|Mailing address||Public Health England, Porton Down
SP4 0JG Salisbury
|Correspondent||Tel.: : +44 (0) 1980 612512
The European Collection of Cell Cultures (ECACC) was established in 1984 as a cell culture collection to service the research community and provide an International Depository Authority recognised patent depository for Europe. Over the last 25 years ECACC has expanded and diversified to become one of the premier collections of authenticated cell cultures in the world and this remains the core of ECACC’s business. The collections currently hold over 40,000 cell lines representing 45 different species, 50 tissue types, 300 HLA types, and 450 monoclonal antibodies.
The development and maintenance of such a diverse collection has inevitably produced a high level of specialist knowledge and this, combined with the support of Public Health England, has enabled ECACC to position itself as a centre of expertise in all aspects of cell culture. ECACC has developed a comprehensive range of cell culture services and diversified into new product areas such as high quality genomic DNA extracted from cell lines.ECACC is one of the four collections of the Culture Collections of Public Health England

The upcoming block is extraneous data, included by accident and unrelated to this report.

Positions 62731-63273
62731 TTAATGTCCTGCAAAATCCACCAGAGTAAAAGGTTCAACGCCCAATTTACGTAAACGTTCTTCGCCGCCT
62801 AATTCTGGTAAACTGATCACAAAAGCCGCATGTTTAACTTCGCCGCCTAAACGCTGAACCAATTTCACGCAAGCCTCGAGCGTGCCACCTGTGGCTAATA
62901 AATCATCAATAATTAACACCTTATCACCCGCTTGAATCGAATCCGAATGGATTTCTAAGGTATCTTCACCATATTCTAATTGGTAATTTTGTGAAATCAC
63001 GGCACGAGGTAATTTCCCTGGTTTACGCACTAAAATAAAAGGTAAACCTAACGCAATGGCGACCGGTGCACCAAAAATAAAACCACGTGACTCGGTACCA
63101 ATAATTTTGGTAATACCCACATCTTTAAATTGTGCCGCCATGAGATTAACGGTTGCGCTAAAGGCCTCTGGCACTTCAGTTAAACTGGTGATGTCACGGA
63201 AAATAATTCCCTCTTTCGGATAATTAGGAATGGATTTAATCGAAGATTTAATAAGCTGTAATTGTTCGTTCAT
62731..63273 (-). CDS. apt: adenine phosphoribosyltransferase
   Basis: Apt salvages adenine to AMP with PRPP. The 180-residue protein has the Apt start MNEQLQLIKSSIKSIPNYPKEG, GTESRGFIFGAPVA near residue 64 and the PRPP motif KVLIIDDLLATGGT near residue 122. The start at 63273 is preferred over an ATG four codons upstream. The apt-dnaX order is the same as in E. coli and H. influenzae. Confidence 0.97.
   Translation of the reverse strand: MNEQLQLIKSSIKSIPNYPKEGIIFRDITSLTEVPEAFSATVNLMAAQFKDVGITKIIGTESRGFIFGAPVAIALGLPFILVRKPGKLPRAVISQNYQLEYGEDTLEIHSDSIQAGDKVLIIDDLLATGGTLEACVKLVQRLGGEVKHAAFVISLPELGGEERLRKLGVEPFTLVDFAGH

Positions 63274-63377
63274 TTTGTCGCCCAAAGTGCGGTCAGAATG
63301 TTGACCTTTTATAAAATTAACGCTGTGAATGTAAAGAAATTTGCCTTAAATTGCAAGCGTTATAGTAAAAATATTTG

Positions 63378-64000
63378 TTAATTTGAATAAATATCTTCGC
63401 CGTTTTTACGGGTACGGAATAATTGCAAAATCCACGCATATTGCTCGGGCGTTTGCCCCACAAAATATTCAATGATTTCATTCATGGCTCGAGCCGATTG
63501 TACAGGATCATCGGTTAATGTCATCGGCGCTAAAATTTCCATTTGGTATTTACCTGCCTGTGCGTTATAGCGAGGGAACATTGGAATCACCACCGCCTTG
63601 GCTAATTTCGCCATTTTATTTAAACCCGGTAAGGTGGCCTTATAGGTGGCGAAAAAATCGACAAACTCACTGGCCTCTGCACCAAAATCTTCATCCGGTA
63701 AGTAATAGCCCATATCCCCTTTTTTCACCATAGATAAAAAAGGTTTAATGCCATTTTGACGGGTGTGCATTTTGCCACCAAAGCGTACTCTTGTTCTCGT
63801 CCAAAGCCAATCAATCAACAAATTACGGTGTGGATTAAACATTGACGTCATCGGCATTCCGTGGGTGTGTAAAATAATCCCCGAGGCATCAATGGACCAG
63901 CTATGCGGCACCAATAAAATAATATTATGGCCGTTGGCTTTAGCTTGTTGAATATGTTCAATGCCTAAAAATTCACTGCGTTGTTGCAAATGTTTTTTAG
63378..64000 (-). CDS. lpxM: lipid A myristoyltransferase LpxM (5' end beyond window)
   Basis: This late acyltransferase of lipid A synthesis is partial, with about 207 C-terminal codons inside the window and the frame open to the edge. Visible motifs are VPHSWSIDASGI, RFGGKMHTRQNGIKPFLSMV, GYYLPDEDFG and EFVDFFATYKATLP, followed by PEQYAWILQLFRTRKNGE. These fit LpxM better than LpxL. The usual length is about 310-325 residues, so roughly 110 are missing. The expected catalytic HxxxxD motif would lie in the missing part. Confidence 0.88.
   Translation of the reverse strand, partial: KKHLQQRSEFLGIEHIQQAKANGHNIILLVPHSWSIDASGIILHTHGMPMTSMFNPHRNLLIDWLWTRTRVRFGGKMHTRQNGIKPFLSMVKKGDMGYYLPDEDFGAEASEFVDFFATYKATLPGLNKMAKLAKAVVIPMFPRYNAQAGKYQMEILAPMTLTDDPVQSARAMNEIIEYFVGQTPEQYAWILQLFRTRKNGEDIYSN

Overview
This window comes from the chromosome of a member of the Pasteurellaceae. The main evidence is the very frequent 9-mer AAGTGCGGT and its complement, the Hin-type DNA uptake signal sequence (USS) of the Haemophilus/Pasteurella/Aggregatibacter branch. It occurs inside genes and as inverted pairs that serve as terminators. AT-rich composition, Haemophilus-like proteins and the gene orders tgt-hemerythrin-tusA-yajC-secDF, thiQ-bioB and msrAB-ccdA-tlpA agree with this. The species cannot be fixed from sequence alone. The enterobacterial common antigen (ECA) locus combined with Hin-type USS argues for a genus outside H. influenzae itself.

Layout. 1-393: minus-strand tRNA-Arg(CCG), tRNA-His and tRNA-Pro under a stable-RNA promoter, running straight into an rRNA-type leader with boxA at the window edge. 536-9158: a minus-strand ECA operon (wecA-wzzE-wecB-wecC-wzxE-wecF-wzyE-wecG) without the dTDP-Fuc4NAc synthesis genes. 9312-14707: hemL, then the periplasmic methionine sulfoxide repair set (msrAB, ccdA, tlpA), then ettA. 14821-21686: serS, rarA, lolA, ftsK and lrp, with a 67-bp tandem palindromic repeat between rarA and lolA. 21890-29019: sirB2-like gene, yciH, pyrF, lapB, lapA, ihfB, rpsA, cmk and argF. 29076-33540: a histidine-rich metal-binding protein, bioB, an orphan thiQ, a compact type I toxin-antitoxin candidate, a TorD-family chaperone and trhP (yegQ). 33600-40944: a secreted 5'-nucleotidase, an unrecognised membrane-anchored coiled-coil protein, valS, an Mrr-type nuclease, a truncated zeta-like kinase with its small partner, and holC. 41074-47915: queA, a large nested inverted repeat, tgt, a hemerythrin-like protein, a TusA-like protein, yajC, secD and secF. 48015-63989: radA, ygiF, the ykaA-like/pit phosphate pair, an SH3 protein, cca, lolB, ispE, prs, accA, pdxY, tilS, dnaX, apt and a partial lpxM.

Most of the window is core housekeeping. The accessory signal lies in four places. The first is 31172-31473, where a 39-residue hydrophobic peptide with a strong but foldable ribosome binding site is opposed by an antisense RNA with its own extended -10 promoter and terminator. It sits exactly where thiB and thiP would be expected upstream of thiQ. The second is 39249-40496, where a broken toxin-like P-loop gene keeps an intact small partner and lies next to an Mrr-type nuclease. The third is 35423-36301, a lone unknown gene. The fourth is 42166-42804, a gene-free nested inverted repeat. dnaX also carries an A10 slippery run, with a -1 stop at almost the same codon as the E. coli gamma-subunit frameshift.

Supply of frozen and growing cell cultures
Supply of DNA, RNA and cDNA
Contract cell banking
Cell line authentication services
Mycoplasma testing services
Epstein Barr Virus transformation from peripheral blood lymphocytes and frozen whole blood
Deposit of strains for public access or for safekeeping
International Deposit Authority (IDA) for the deposit of biological material under the Budapest Treaty
|Research||Member of the International Cell Line Authentication Committee (ICLAC). |
Molecular authentication methods for cell lines of non-human origin. Induced pluripotent stem cells.
Three dimensional cell culture systems.
|Quality Management System||ECACC is certified to BS EN 9001: 2008 and all aspects of the collection are managed in accordance of the requirements of the standard|
ECACC is licensed under the Human Tissue Act 2004 for the storage of primary material for research purposes and for human application.